janet @ the taste space

Greek Baked Beans (Gigantes Plaki)

In Mains (Vegetarian), Sides on July 20, 2011 at 6:11 AM

Toronto is having its first long heat wave of the summer. Tomorrow’s forecast is for a high of 38C and who knows what it will feel like with the humidity. It is a positive sauna outside and I don’t like it one bit! 😦

Figures that all I want to make are baked beans. Turning on my oven when my house is already 28C inside. I must be nuts.

Nuts for beans, of course!

I am not bent on making your typical ooky sweet ketchup baked beans. I’ve already done the non-traditional, but uber delicious Mango BBQ Beans (not baked but the stovetop preparation makes this much more summer friendly!). I am talking around-the-world type of baked beans.

Because, every country has a different spin on the classic bean dish.

As Canadians, we add maple syrup.

Apparently vegan New Brunswick-style is to use blackstrap molasses and ginger for a zippy punch.

Or I could go more into southern soul cooking, using baked black eyed peas.

How about Mexican-style with Anasazi Beans Baked with Ancho Chile?

Then there’s Sephardic White Beans with Leeks.

Substitute the leeks with onions, add allspice, cinnamon and cloves, and you have Syrian baked beans.

Or, for a Tuscan influence, bake your white beans with sage and tomatoes. Or try it with rosemary and thyme, instead.

If you were Serbian, you’d bake your white tetovac beans with sweet paprika.

When in Nigeria, you might add curry powder, cumin, coriander, and peanut butter.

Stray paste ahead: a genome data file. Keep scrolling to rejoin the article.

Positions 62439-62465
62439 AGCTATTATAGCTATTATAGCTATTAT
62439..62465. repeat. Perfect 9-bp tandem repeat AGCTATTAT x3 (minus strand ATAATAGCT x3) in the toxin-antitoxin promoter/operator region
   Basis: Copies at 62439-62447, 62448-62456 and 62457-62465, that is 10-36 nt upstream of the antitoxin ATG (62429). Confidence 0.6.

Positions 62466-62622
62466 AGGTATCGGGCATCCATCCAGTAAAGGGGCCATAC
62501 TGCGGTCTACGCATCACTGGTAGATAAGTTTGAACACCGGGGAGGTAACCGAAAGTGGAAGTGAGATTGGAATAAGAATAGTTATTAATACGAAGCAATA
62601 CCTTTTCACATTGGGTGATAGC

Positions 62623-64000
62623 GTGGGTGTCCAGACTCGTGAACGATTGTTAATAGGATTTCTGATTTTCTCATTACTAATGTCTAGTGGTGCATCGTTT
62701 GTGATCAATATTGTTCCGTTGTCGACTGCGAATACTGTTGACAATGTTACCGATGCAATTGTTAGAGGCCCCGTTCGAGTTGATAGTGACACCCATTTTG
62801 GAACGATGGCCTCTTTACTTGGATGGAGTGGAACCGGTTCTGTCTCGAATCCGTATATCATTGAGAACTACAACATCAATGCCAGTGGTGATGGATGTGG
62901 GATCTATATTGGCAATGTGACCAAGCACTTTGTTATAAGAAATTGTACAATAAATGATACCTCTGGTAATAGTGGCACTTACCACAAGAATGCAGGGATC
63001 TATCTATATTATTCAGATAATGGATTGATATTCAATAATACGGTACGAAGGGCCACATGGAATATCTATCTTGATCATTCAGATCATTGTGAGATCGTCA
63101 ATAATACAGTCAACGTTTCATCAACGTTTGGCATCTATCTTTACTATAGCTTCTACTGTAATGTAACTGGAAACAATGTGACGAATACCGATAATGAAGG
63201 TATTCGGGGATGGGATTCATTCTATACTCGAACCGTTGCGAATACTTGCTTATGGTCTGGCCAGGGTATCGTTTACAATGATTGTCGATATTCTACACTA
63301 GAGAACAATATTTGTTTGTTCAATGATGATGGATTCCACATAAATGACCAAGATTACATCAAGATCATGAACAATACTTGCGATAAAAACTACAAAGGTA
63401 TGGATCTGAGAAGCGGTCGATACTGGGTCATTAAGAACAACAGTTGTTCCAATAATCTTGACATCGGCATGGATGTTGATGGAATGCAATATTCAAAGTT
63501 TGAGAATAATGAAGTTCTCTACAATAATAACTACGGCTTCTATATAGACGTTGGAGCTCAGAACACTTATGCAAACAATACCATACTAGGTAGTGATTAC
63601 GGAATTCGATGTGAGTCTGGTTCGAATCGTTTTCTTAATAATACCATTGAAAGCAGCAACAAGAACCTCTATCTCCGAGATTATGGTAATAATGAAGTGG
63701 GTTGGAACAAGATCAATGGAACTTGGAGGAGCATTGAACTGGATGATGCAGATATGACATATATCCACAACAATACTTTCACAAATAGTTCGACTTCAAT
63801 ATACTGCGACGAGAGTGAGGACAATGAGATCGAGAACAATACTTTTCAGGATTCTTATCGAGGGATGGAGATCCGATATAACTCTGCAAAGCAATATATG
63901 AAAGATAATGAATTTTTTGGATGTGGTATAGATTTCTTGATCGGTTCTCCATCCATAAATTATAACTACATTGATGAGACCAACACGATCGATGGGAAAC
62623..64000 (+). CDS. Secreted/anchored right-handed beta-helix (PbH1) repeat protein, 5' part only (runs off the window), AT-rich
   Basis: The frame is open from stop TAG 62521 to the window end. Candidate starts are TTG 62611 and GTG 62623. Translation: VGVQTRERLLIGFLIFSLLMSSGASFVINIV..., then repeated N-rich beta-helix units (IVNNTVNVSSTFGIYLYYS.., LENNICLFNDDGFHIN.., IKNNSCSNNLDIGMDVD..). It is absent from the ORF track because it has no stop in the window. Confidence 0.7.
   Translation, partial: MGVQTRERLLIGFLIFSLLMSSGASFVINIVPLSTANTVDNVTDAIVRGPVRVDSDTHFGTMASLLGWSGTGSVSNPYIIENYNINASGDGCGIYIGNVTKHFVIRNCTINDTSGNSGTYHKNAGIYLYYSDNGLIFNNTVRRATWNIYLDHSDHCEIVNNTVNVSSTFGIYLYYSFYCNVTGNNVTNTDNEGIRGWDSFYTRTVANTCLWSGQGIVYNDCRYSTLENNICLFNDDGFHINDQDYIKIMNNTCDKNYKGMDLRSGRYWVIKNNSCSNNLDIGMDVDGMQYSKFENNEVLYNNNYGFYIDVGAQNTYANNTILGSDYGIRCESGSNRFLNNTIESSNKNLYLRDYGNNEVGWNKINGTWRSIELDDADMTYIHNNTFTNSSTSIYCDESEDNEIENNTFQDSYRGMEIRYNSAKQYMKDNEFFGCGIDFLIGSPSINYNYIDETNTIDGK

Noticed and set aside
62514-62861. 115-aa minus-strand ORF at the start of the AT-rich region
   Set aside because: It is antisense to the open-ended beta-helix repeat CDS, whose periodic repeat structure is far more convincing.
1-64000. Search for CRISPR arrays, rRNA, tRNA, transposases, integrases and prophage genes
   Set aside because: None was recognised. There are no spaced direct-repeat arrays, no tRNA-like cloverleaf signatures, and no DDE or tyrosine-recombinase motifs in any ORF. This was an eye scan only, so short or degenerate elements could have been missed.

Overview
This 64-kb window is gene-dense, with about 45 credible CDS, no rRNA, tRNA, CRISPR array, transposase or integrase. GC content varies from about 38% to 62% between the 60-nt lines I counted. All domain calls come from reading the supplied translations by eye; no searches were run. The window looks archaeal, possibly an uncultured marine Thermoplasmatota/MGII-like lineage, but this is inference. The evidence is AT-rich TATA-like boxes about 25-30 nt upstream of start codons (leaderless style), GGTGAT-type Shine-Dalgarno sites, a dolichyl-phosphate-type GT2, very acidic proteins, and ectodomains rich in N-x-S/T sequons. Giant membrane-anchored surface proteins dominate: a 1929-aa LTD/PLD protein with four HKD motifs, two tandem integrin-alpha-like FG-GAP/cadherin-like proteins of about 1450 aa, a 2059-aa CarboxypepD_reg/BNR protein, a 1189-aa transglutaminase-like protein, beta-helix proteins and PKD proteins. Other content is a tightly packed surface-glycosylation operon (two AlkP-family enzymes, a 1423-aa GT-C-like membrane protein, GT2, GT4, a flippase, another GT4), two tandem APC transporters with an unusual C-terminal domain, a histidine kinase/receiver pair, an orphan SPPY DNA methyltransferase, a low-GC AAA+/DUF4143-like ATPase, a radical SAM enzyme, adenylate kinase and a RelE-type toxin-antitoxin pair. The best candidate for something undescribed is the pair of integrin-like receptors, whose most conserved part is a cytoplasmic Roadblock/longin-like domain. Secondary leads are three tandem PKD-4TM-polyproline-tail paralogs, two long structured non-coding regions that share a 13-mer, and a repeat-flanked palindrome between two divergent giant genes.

A quick glance onto my back porch, with its bountiful flat-leaf parsley, steered me into the direction of Greek Baked Beans (Gigantes Plaki), where giant lima beans are baked with a luscious tomato sauce spiced with smoked paprika, oregano, garlic, parsley and dill.  Already a creamy bean, the giant lima bean is brought to a silky high as it is baked in a delicious sauce. Baking confers even heat distribution and somehow allows the beans to continue to become creamy without losing its shape. Lima beans, if overcooked, can quickly disintegrate into mush if you don’t watch them carefully while they are cooking. Browning the beans during the last 15 minutes, allows a slightly crusty exterior to the top beans. The mixture of textures is wonderful.

Serve slightly warm, or at room temperature, with slices of bread, or just as is, which is my preference along with a sprinkling of fresh herbs.

I fully intend to explore the world of baked beans, one country at a time.
Continuing after the heat wave has subsided, though. 🙂

This is my submission to this month’s My Legume Love Affair, hosted by Susan, to E.A.T. World for Greece, to this month’s Simple and in Season and to Ricki’s new Summer Wellness Weekends.

Greek Baked Beans (Gigantes Plaki)
Adapted from Joanne at Eats Well With Others, who adapted it from Closet Cooking.

1/2 lb dried large lima beans (or regular lima beans or white beans in a pinch)
2 bay leaves
2 tsp olive oil
1 onion, diced
1 carrot, diced
3 cloves garlic, minced
1/4 tsp Aleppo chili flakes, to taste
14 oz canned diced tomatoes, undrained (or 2-3 juicy tomatoes, diced)
1/2 tsp smoked paprika
1/2 tsp oregano
salt and pepper to taste
1/4 cup parsley, chopped
1/4 cup dill, chopped

1. Combine the drained beans and water to cover by 3 inches in a pot and bring to a boil. Reduce the heat, cover and simmer 30-40 minutes, until tender.

2. Meanwhile, preheat the oven to 350F. Heat olive oil in a medium size, ovenproof heavy skillet over medium heat, and add the onion and carrot. Cook, stirring often, until tender and lightly caramelized, 10 to 15 minutes.

3. Add the garlic and chili pepper flakes and cook until fragrant, about 1 minute.  Add in the undrained tomatoes, paprika, and oregano and simmer until the sauce thickens, about 20 minutes more. Season with salt and pepper, to taste.

4. Scoop out lima beans (or drain, reserving some of their cooking liquid) with a slotted ladle, and add to tomato mixture. Add in 1/2 cup of the bean cooking liquid. Add in parsley and dill and mix well. Cover with aluminum foil (or lid) and bake at 350F for 45 minutes. Stir if needed. Remove lid and cook an additional 15 minutes, until the beans are slightly brown. The beans should be meltingly tender.